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Ruling Lets Arab American Sue Airline

October 12, 2002|DAVID ROSENZWEIG | TIMES STAFF WRITER

Airlines have a legal right to remove passengers who pose a security threat, but that doesn't entitle them to discriminate on the basis of race, ethnicity or national origin, a Los Angeles federal judge declared Friday.

U.S. District Judge Florence-Marie Cooper ruled that Assem Bayaa, an American citizen of Arab descent, can pursue his civil rights lawsuit against United Airlines.

Bayaa, who lives in Irvine, was removed from a United flight at Los Angeles International Airport on Dec. 23 as it was about to take off for New York.

When he asked why, Bayaa said, the airline's ground security chief told him, "Because the crew doesn't feel comfortable having you on board."

Bayaa's ticket listed his ultimate destination as Riyadh, Saudi Arabia, where he worked as an audit manager for Arthur Andersen.

United offered to put him on the next New York flight, but Bayaa refused, traveling instead on another carrier.

His lawsuit, filed by the American Civil Liberties Union, seeks an injunction barring United from engaging in a "pattern and practice" of discrimination against Arab Americans.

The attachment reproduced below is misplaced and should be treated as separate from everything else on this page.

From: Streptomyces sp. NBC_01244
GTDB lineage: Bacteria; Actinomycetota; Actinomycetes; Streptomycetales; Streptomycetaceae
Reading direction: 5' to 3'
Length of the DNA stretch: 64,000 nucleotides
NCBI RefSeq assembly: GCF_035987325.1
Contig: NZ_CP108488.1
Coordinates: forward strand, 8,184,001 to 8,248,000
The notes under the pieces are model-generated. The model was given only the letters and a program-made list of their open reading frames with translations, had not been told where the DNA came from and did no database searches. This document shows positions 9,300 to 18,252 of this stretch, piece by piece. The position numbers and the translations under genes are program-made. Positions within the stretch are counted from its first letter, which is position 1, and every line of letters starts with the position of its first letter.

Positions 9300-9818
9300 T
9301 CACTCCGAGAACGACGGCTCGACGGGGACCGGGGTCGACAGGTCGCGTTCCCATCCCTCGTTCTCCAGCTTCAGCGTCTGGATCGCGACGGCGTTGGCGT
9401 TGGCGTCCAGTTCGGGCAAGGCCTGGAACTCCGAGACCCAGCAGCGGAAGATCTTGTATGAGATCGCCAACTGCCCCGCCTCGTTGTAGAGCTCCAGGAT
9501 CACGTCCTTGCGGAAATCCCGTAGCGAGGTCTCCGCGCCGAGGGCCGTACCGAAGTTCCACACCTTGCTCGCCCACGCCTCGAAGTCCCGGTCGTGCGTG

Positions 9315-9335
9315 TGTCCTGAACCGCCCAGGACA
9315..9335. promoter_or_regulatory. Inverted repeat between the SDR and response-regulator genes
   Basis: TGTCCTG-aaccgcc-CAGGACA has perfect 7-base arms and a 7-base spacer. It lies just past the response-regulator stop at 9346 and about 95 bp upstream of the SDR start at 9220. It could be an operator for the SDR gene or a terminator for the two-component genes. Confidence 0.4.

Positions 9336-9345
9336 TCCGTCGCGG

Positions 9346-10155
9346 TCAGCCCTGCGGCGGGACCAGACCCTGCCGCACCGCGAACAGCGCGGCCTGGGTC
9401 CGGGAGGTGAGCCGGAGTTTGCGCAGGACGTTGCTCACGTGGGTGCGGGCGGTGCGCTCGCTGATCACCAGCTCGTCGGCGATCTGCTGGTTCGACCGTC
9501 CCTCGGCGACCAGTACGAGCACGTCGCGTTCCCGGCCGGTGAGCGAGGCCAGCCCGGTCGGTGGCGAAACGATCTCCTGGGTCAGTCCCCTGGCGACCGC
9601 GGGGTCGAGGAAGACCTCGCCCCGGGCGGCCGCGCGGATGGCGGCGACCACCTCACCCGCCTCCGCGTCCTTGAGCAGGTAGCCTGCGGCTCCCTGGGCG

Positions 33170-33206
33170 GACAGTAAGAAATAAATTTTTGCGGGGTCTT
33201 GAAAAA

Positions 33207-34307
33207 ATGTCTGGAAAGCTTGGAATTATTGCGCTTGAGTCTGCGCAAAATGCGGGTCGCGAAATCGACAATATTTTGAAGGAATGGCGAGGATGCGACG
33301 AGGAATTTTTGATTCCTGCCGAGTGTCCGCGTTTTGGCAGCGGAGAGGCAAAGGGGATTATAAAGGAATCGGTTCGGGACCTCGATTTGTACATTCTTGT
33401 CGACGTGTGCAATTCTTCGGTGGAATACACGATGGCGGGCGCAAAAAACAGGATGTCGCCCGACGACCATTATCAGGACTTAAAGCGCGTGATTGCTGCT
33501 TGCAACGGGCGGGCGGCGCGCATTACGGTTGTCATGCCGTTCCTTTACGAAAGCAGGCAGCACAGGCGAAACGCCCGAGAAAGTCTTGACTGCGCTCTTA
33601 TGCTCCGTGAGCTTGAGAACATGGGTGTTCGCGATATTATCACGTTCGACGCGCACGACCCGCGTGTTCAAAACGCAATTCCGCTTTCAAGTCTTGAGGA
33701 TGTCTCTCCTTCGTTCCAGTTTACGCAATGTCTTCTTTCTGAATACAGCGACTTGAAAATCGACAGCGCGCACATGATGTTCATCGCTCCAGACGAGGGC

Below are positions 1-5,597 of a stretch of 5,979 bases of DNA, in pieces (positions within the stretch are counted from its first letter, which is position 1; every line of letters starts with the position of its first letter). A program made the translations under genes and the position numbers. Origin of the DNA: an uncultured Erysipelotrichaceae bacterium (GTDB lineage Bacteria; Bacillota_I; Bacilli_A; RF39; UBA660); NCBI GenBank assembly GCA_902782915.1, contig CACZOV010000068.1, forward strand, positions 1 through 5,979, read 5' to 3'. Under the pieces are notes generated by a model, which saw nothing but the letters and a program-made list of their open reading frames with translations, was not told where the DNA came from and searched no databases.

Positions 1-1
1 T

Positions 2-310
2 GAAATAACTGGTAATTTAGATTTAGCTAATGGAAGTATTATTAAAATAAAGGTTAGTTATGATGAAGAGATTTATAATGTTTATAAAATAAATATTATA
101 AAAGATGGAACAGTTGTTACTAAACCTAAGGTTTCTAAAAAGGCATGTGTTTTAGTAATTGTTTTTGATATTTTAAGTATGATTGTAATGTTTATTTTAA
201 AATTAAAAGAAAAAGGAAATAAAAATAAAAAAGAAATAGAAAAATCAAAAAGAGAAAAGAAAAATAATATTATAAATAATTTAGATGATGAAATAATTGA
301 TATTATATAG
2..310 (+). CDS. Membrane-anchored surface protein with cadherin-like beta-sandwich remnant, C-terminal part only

The airline moved to have the suit thrown out, arguing that complying with federal and state civil rights laws might conflict with the duty of flight crews to determine if a passenger poses a security threat.

"There is no merit to this argument," Cooper said in her ruling. "The defendant's duty does not grant them a license to discriminate."

"This is a great victory," said ACLU attorney Ben Wizner. "The airline's extreme argument was that even if all of our allegations of discrimination were true, federal courts were powerless to intervene."

United's attorneys also contended that the 1934 Warsaw Convention limiting damage claims against international carriers barred Bayaa from pursuing his legal action. But Cooper noted that Bayaa was not asking for monetary damages, only an injunction.

Cooper did grant the airline's request to dismiss the American-Arab Anti-Discrimination Committee as a co-plaintiff in the suit, ruling that the group could not show that its members had been harmed by the airline's actions.

The league contended that Arab Americans have been subjected to a "new and disturbing pattern of discrimination" by U.S. airlines since the terrorist attacks of Sept. 11, 2001. It cited 60 alleged incidents of discrimination against Arab American airline passengers in the past year.

Bayaa's suit is one of four similar cases filed by the ACLU across the nation.

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